Authorities in Malawi have faced resistance from bus operators as they try to implement enhanced traffic safety measures amid a rise in fatal accidents this year.
Two police stations were torched on June 23 in Malawi’s commercial capital, Blantyre, as minibus drivers and conductors protested the new traffic safety measures. Police used tear gas to disperse demonstrations.
Officials say the new measures are a response to a rise in deadly road accidents, many of them involving buses. The most recent one killed ten people in June when a bus they were travelling in flipped three times in Ntcheu district of central Malawi.
Police spokesperson James Kadadzera told VOA there have been 927 road deaths this year in Malawi, compared to 806 during the same period last year.
“We are talking of over speeding as being the main cause,” he said. “Drink and drive is following as another factor and we have inconsiderate overtaking, dangerous overtaking.”
The government is now requiring passenger buses to install a speed limiter. Under the new by-laws, drivers and conductors of buses that are overcrowded, operating after 10 p.m., or carrying standing passengers can also face fines and as much as 10 years in jail.
The changes went into effect in mid-June. Meanwhile, minibus operators have increased fares, a move aimed to maintain what they were making when they were overloading their buses.
“We now sometimes quarrel with passengers trying to board with bags because we fear of being jailed. So we are losing customers, as many of them take us to be rude,” says Gold Mabukhu, a minibus driver in Blantyre.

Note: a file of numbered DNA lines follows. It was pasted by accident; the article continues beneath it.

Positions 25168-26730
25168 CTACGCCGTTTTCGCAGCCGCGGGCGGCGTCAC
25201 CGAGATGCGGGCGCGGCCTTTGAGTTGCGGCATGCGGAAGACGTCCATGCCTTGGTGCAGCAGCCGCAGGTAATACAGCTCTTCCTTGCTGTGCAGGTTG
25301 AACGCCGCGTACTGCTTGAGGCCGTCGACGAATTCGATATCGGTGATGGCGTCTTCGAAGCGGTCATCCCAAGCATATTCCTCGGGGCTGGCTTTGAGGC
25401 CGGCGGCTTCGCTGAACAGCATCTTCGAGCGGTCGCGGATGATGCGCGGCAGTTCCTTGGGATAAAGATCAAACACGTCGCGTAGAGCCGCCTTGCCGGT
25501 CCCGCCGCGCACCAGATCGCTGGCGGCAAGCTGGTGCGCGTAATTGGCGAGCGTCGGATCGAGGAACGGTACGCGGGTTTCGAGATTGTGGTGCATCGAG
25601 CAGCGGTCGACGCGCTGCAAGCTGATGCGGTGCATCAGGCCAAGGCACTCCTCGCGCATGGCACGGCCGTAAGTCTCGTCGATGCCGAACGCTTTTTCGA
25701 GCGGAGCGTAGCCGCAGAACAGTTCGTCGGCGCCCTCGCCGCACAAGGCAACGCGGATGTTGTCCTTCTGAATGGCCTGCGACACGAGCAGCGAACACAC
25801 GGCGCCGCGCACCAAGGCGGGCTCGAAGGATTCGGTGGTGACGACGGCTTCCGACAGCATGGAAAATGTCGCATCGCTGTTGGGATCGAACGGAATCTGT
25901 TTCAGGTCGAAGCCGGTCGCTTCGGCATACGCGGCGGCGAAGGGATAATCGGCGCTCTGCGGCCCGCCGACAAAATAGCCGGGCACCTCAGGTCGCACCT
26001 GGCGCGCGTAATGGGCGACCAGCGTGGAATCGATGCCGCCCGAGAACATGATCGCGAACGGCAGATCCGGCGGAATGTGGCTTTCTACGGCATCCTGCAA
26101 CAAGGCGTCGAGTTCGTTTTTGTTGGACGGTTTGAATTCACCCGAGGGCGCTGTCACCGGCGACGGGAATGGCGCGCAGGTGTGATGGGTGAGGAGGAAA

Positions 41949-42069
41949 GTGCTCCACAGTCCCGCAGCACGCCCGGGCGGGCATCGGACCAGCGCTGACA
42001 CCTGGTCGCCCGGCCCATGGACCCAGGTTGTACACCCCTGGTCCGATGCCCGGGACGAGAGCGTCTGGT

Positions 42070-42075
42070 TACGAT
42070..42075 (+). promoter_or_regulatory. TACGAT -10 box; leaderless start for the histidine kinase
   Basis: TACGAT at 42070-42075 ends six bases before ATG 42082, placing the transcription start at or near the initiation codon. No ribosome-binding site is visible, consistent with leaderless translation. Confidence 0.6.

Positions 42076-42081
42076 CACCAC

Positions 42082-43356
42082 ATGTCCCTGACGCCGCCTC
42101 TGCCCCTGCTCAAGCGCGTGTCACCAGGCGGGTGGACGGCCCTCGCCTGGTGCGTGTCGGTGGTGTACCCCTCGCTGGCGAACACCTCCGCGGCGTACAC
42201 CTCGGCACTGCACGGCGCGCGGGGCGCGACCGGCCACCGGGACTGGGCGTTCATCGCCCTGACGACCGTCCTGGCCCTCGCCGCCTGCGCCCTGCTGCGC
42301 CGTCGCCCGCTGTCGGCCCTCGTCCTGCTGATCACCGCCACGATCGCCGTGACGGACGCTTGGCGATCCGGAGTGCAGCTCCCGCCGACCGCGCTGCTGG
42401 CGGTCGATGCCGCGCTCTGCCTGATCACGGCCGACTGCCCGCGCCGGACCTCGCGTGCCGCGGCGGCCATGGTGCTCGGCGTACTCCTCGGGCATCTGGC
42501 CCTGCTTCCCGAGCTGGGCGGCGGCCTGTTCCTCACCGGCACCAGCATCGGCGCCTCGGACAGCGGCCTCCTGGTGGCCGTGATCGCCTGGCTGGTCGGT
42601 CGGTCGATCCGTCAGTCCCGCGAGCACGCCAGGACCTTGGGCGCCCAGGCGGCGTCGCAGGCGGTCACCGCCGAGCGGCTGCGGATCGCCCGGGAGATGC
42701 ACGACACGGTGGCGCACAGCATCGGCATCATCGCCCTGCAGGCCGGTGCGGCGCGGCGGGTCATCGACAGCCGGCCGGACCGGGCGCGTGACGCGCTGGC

The state-owned Malawi News Agency reported Monday the Lilongwe Senior Magistrate Court fined five drivers $140 each for driving under the influence of alcohol.
Police spokesman Kadadzera says police need more speed guns and breathalyzer machines to curb reckless driving.
“In fact, we have these gadgets, but may not be everywhere,” he said. “We have them in insufficient number and they cannot be always there.”
He says police have increased traffic patrols to check vehicles and drivers.
Bus operators say the government needs to do its part as well and improve the country’s roads to ensure safe driving.
“They are not wide enough,” says Benson Chibaka is an operations manager for AXA Bus Company in Malawi. “They are getting smaller and smaller when they are being eaten up by the rains. So the roads need to be worked on as well.”
Malawi President Peter Mutharika has set up a joint committee with the ministries of labor and transport to explore further ways to stop the road carnage.